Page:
Let's be honest: Web zealots are sort of obnoxious. I should know, I've been one. I suppose in many ways I still am, believing, as I do, that the web will ultimately displace apps on mobile devices, just as it happened on the desktop.
But, since we're being honest, can we also acknowledge that we're nowhere near that point?
Gartner projects that, by 2019, 20% of brands will dump their native apps. Maybe. In the meantime, we need to quit the wishful thinking ("Why Native Apps Really are Doomed") and think through why, exactly, native apps persist even though every pro-web developer thinks they shouldn't. It's the experience, stupid.
Building awesome experiences
Yes, I know that some web apps ARE AMAZINGLY AWESOME!!!! This has always been alt-web's preferred argument. As Eric Elliott said, "It seems that web apps have a lingering reputation for being clunky," But he goes on to argue, there are "very cool apps that defy those obsolete stereotypes." Game. Set. Match!
Except...web apps have a lingering reputation for being clunky because web apps have a lingering proclivity for being clunky. Not all, of course. For example, I prefer Amazon's web experience to its app experience because the latter doesn't always work: Amazon doesn't want to share 30% with Apple for digital purchases, so the only place to buy them on your mobile device is through the just-as-functional-as-the-app website.
Amazon's app/web experience, however, is the exception. Some of what is possible in a native app still isn't feasible with the web. This will change over time, but it's boring truth today.
Why does native persist?
And yet, Elliott is correct to point out just how inefficient app marketing can be. I've highlighted this myself. Brands lose 20% of potential installs with each click required to install an app, and on average six clicks are needed. As Elliott concluded, "It's very expensive to acquire users for mobile apps, and even more expensive to acquire active users."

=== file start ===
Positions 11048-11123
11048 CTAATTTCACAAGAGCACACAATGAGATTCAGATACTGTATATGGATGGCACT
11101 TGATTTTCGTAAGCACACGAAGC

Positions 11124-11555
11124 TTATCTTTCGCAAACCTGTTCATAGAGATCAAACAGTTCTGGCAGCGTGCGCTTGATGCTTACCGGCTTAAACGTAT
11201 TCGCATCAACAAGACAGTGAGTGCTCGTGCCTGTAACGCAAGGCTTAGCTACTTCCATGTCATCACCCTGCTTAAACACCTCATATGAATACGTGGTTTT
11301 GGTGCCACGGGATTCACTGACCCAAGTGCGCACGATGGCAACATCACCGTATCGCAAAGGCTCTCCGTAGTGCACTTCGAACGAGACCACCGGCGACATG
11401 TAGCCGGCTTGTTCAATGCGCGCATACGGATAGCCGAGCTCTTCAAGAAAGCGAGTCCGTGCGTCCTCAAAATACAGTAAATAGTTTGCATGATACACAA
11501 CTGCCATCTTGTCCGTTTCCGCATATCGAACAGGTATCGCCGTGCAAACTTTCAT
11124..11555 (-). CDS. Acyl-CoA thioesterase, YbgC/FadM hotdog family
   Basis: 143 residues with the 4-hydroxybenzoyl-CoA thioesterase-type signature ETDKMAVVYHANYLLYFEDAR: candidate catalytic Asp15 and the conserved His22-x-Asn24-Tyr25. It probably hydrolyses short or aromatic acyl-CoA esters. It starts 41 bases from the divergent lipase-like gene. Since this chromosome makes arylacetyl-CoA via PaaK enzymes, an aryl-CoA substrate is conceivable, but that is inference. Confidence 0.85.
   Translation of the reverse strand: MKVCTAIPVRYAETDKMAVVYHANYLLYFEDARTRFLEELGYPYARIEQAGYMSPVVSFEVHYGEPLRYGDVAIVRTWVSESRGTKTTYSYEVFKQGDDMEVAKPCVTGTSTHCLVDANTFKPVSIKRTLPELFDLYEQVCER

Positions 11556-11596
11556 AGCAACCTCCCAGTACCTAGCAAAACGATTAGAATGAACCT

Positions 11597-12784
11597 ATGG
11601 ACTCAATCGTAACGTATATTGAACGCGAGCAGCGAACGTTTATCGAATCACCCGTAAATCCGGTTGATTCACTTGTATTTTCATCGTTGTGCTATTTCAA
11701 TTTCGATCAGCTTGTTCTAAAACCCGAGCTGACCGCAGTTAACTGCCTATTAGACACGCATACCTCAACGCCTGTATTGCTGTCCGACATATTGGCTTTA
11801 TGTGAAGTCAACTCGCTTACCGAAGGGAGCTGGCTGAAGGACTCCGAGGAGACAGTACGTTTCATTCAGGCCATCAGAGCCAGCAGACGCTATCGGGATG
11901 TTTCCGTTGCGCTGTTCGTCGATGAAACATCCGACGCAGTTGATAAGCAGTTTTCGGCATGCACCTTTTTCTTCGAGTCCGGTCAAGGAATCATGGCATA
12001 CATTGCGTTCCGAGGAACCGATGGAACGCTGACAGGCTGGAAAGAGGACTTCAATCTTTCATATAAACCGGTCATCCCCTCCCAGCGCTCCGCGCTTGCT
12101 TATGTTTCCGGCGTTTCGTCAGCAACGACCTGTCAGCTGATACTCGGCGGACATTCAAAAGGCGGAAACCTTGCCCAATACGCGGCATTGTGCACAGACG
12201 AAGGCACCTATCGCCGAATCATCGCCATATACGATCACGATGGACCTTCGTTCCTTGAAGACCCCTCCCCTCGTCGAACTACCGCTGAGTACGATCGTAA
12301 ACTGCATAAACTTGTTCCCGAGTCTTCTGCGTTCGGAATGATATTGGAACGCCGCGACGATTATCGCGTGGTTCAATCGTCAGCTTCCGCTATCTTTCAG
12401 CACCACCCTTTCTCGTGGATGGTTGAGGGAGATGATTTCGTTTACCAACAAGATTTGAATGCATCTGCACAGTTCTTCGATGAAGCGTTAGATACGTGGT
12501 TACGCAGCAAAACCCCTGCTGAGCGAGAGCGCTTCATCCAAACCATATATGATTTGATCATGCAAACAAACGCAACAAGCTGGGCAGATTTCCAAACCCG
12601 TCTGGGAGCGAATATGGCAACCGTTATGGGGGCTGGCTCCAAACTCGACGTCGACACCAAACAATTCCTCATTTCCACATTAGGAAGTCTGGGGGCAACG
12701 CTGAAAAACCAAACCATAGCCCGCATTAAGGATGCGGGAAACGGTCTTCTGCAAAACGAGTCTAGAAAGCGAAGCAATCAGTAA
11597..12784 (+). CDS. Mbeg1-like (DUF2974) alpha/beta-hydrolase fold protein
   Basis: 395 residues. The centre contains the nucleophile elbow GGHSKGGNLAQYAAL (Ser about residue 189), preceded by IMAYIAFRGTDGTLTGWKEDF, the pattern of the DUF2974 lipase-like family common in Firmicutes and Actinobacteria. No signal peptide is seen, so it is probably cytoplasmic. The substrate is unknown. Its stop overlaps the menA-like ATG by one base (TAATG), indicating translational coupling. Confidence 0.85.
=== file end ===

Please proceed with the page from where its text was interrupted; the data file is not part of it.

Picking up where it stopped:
However, brands continue to do so. Are they simply stupid, or is there more to the native vs. web story?
The smart brands have learned to use web and apps to reach different audiences. Apps are for a brand's most committed customers; web is a top-of-the-funnel way to capture broad interest. In other words, for most brands most of the time, apps are the end of the customer journey, not the beginning. And for that end-of-the-journey experience, they're absolutely critical.
Where will the 20% go?
Even so, Gartner is likely right that 20% of brands will wave the white flag on their native apps by 2019. Those brands probably shouldn't have had native apps in the first place, and can easily replace them with Progressive Web Apps (which still have a ways to go, by the way). Even PWAs may not be necessary for such brands. For them, a mobile web-optimized site is really all they need.
That still leaves a massive marketplace for Apple and Google to monetize. Apple grossed $28 billion in 2016 with its App Store. That number will continue to grow, despite Gartner's projected 20% haircut. Media companies and others whose business depends more on a thin, broad distribution of users (think: ad-supported businesses) will go for PWAs even as retailers and others that depend on a web-and-app model will continue to invest in apps.
Native apps, in short, aren't doomed. Far from it. As brands get smart about the overall experiences they're trying to deliver, they'll find ample reason to support native apps, even as they get serious about the mobile web, too.
- Why an app-focused strategy could lead to mobile failure (TechRepublic)
- No one downloads apps anymore: True or false? (TechRepublic)
- Your app strategy is probably going to fail. Here's how to fix it (TechRepublic)
- Why mobile apps are the biggest challenge to the web's freedom (TechRepublic)
- Does there need to be an app for that? (TechRepublic)
Matt is currently head of the developer ecosystem at Adobe. The views expressed are his own, not those of his employer.
Matt Asay is a veteran technology columnist who has written for CNET, ReadWrite, and other tech media. Asay has also held a variety of executive roles with leading mobile and big data software companies.